Immigrants tend to have better health and lower mortality rates despite disparities in health and access to care611. This is specifically true for Hispanic immigrants and is referred to as the ‘Hispanic paradox’12. There are 2 hypotheses for these findings. The first hypothesis, positive immigrant selectivity, hypothesizes that migration is selective of healthier and more robust persons, a phenomenon called “healthy migrant” effect1315. The second hypothesis suggests that immigrants are more likely to be characterized by norms and values that proscribe risky behaviors like smoking, alcohol use, and promote healthy behaviors including stronger familial support and better nutrition1619. With increasing length of residence in the United States, immigrants are more likely to get acculturated to U.S. norms resulting in a threat to these proposed health advantages and, hence, a decline in their health status which is referred to as “acculturation hypothesis”.

Prior studies have documented an association between increasing length of residence in the United States and increased odds of obesity, smoking, and certain chronic health conditions6,8,2022. However, these studies have only focused on single behaviors or disease conditions and most have been conducted in Hispanics. No prior study has comprehensively examined the association between increasing length of residence in the United States and multiple CVD risk factors and/or across diverse ethnic group of U.S. immigrants. The objective of this study was to determine the association between length of residence (a proxy measure for acculturation) and odds of multiple CVD risk factors including obesity, hypertension, hyperlipidemia, diabetes mellitus, physical inactivity, and cigarette smoking among an ethnically diverse group of U.S. immigrants. We used a nationally representative survey—the 2002 National Health Interview Survey (NHIS)—to test the hypothesis that among an ethnically diverse group of immigrants, increasing length of stay in the United States would be associated with increased odds of having multiple CVD risk factors even after controlling for relevant confounding factors.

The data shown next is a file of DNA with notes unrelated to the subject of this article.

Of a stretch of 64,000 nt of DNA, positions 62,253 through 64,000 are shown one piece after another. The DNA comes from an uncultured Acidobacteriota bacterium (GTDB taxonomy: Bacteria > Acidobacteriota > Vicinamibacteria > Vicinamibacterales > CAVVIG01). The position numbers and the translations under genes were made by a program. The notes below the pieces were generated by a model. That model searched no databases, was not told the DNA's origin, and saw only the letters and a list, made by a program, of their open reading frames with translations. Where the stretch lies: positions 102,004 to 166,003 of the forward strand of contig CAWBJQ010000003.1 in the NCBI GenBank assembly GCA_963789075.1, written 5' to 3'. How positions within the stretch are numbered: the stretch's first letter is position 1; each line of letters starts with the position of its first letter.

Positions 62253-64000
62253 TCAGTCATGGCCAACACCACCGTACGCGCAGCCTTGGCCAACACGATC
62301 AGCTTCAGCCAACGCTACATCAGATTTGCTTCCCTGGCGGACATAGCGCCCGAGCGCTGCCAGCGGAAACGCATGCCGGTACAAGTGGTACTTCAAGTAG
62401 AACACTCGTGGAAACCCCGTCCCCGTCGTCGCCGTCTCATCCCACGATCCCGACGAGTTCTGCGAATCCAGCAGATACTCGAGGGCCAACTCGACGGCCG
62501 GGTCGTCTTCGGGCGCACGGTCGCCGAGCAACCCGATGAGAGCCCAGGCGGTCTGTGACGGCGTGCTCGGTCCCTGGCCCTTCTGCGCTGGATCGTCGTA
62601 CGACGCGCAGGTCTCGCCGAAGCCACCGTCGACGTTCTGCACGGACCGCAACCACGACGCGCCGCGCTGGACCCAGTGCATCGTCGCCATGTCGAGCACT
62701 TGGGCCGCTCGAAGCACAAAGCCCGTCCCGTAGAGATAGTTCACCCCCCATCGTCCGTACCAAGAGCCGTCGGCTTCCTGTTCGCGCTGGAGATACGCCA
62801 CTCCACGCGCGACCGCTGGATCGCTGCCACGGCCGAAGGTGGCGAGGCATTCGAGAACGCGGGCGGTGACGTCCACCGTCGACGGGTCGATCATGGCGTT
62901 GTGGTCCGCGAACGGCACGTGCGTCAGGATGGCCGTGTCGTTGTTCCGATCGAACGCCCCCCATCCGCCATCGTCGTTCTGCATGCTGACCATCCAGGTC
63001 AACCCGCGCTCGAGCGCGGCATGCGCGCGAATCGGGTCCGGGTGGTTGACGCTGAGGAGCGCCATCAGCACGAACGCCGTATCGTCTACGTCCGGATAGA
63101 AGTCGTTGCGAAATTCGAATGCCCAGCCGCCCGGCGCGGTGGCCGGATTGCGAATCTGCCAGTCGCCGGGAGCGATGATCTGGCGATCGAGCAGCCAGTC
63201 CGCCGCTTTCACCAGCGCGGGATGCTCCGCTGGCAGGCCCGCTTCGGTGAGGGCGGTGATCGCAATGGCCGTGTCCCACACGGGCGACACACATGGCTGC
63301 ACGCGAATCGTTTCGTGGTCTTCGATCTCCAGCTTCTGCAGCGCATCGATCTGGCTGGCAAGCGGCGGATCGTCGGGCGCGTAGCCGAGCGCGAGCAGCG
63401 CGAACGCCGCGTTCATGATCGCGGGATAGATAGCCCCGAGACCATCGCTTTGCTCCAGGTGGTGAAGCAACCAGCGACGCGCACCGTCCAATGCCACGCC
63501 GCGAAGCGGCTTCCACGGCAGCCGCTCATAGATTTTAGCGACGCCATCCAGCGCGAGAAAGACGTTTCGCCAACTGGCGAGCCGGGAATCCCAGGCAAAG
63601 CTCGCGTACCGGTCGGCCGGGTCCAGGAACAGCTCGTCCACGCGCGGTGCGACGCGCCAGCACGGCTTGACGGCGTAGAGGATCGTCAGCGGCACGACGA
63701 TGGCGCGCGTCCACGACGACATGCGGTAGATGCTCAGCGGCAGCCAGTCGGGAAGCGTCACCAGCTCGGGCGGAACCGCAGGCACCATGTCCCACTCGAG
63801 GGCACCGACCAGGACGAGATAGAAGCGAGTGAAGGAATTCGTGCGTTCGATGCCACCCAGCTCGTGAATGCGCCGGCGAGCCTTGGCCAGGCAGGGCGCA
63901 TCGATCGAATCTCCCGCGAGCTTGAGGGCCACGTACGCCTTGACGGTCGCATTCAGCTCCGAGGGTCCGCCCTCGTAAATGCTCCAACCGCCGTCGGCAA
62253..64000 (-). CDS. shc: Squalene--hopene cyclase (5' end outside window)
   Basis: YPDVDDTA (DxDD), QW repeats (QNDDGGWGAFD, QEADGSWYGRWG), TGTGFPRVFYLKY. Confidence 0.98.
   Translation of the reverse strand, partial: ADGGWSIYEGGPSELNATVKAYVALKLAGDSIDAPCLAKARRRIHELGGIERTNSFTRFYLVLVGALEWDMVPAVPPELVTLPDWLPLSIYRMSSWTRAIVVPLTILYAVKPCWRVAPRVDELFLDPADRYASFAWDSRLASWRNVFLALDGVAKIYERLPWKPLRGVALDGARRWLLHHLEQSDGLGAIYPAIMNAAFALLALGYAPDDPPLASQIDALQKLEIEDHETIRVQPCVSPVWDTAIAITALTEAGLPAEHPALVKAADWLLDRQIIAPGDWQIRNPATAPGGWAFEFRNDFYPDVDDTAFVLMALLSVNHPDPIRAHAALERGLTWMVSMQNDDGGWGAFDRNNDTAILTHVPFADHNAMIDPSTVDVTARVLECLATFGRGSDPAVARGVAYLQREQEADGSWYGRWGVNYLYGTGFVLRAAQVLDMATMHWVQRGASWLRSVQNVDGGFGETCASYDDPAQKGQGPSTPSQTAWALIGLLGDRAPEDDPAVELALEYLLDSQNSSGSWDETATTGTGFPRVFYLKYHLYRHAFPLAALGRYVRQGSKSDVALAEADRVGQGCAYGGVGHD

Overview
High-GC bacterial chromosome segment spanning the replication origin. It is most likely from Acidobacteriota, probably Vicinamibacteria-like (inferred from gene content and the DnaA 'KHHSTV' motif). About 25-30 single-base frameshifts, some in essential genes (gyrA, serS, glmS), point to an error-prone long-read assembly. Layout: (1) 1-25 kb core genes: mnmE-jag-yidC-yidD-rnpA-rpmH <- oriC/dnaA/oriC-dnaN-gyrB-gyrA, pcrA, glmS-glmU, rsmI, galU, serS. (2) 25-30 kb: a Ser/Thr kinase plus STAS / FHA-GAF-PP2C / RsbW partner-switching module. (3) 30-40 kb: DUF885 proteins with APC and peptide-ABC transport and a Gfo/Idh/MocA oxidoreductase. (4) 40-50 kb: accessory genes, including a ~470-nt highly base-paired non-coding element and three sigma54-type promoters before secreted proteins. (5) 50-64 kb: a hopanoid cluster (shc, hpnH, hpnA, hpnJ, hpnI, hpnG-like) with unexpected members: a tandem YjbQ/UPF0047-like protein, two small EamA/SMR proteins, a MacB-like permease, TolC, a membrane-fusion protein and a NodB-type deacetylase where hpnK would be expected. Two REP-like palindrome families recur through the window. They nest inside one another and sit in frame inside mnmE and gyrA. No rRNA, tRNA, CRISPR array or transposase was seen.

METHODS

Data Source Data on adults from the 2002 NHIS were analyzed. The NHIS is an annual household interview of the civilian noninstitutionalized population of the United States conducted by the National Center for Health Statistics23. The 2002 NHIS survey was administered in English and Spanish, and family members were allowed to translate for non-English or non-Spanish speaking respondents present in the home. NHIS data are obtained through a complex, multistage sampling design that involves stratification, clustering, and oversampling of specific population subgroups, with a nonzero probability of selection for each person. The sample is weighted to account for the complex sampling design and for nonresponse.